"Tingle to the touch... of Jean Naté," the ads used to say. In the 1970s, Jean Naté Friction Pour le Bain was In. If you, too, were In, you splashed it on after a shower, you knew how to pronounce every syllable in French, you privately snickered at the girls who pronounced it Jeen Nate. For an adolescent female it was the ultimate in cheap glamour. It made me feel so French! So worldly! Slap on a navy blue beret and a little Jean Naté, and I was raring to go.
Of course, no one really paid attention to the fact that the company that produced Jean Naté was 100% American: Revlon. Sounded a bit French. Who cared?
Eventually most femme fatale-wannabes matured and moved on from the citrus-y, zingy carefree scent of Jean Naté, to find our own more sophisticated grown-up fragrance. I was peeved to discover recently that Revlon had changed the descriptor for Jean Naté. It is now "After-Bath Body Splash." B-O-R-I-N-G! What happened to the French? Friction sounds so ...suggestive, so je ne sais quoi.
At least the original friction pour le corps that Jean Naté was probably modeled on is still available in France. Le Friction de Foucaud. It's touted as an energizing tonic for men and women, with a new marketing strategy for active, sporty types. Still produced in Paris, for over 60 years, in the 14e arrondissement. I have a bottle that I bought at the pharmacie. And I certainly splash some on after every daily 3-hour cardio-abdo-pilates-yoga-powerplate work out. Every single time. I tingle to the touch.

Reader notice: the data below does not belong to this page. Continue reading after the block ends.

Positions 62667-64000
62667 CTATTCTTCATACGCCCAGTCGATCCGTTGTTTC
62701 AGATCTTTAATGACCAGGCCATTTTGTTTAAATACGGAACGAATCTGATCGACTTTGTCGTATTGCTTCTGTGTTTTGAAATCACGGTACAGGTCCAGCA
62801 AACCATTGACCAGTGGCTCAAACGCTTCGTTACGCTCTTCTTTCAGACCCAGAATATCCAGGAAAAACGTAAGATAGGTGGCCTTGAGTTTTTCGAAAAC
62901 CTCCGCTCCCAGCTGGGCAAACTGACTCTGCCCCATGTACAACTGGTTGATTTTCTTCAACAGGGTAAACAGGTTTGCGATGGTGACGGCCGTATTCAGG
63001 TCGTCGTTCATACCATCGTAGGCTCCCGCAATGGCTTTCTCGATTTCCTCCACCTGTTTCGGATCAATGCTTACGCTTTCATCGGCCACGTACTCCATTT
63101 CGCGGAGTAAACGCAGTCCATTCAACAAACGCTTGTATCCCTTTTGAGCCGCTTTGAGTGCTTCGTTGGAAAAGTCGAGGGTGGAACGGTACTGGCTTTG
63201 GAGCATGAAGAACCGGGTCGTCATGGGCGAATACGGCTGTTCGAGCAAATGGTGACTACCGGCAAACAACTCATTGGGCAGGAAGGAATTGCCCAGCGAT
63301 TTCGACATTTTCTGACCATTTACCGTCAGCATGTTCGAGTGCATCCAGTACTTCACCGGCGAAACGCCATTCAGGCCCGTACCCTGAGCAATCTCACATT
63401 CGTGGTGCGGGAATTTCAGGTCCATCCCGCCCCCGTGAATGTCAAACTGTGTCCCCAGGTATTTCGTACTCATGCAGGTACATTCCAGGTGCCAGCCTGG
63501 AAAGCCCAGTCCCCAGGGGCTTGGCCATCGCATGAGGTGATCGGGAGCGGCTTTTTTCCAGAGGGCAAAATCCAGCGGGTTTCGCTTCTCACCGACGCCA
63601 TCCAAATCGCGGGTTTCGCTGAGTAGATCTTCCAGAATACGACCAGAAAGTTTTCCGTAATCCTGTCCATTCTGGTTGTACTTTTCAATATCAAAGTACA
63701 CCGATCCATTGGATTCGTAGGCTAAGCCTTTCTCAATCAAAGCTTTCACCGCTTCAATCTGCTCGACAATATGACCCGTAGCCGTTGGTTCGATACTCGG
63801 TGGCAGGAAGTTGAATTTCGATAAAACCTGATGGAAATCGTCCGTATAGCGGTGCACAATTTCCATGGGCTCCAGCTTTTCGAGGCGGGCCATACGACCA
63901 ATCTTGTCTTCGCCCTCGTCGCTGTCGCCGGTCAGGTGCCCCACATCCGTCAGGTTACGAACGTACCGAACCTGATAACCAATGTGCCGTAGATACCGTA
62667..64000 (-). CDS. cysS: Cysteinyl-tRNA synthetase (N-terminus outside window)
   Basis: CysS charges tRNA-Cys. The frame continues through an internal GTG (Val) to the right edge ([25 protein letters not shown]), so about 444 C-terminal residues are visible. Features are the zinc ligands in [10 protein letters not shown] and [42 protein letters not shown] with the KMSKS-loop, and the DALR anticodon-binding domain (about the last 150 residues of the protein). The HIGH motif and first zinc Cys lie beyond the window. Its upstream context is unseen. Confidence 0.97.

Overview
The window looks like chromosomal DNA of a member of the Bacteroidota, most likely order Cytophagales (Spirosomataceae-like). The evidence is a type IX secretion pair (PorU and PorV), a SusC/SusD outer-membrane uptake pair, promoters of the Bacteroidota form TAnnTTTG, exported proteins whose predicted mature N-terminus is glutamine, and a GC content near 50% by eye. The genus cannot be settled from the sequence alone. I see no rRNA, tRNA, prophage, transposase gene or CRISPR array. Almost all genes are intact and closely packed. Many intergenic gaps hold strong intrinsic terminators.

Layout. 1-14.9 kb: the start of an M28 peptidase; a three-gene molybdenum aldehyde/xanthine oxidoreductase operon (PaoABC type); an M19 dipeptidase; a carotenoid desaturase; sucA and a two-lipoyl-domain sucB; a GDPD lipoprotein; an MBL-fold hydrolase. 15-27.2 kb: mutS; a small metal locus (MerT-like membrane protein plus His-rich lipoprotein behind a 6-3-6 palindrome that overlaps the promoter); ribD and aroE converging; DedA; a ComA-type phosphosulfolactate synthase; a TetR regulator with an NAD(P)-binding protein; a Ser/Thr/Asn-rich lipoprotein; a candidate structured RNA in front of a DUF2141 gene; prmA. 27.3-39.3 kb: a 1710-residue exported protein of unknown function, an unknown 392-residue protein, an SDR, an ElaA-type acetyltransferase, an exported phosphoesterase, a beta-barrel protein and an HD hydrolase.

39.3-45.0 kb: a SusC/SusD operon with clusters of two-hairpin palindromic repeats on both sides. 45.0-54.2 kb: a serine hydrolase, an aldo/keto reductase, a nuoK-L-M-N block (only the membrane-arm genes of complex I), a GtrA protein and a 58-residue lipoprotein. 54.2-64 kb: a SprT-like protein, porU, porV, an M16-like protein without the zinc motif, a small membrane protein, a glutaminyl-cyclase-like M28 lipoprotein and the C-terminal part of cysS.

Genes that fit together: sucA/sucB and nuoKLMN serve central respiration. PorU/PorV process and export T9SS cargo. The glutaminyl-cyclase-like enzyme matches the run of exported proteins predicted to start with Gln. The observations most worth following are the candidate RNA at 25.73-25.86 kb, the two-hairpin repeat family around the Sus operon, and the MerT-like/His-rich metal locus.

But the search for a personal "signature" fragrance beyond Jean Naté has been a winding path. In my twenties and thirties, in my endless quest to be more French and thus more alluring, I spent years wearing Chanel No. 5. I continued for a long time, even after Candice Bergen's wildly popular Saturday Night Live parody of the classic Catherine Deneuve Chanel commercial.
Eventually I moved beyond the cliché that Chanel No. 5 had become, though I still revere its iconic place in French lore. About a decade ago, on advice from a French friend in the states, I spent a year trying a new eau de toilette each day or whatever fragrance du jour the department store cosmetics ladies were spritzing on unsuspecting passersby. I had to find the subtle one that suited me just so.
I'm no fragrance expert -- offhand, I still couldn't tell you the difference between eau de toilette and eau de cologne, for example. But I know that you have to wear what suits your body chemistry. First off, any perfume that precedes you when you enter a room: big no-no. Or one that makes you smell like your grandmother's hope chest. You have to see how it lingers on you, and never buy it at first scratch-n-sniff. Go for the alchemy, the magic, the mystery. Not the marketing. Finally, after revisiting my top five favorite eau de whatever, I settled happily on 24 Faubourg by Hermès, named for the address of the flagship store in Paris.
My little shopping secret: one of the side benefits to wearing 24 Faubourg is that it's about the least expensive item in the Hermès shop. I get treated just as royally as the next customer, even though I'm not waiting in line for a Birkin or a Kelly bag, or even a silk scarf. I exit the boutique toting my own little orange Hermès shopping bag.
The brief annual shopping-bag moment alone is worth it. Makes me feel tingly, that feminine frankly-I'm-worth-it feeling. A definite improvement over the old days, swinging a plastic CVS bag containing pseudo-French after-bath body splash.
Sometimes it's nice to be a grown-up, isn't it?
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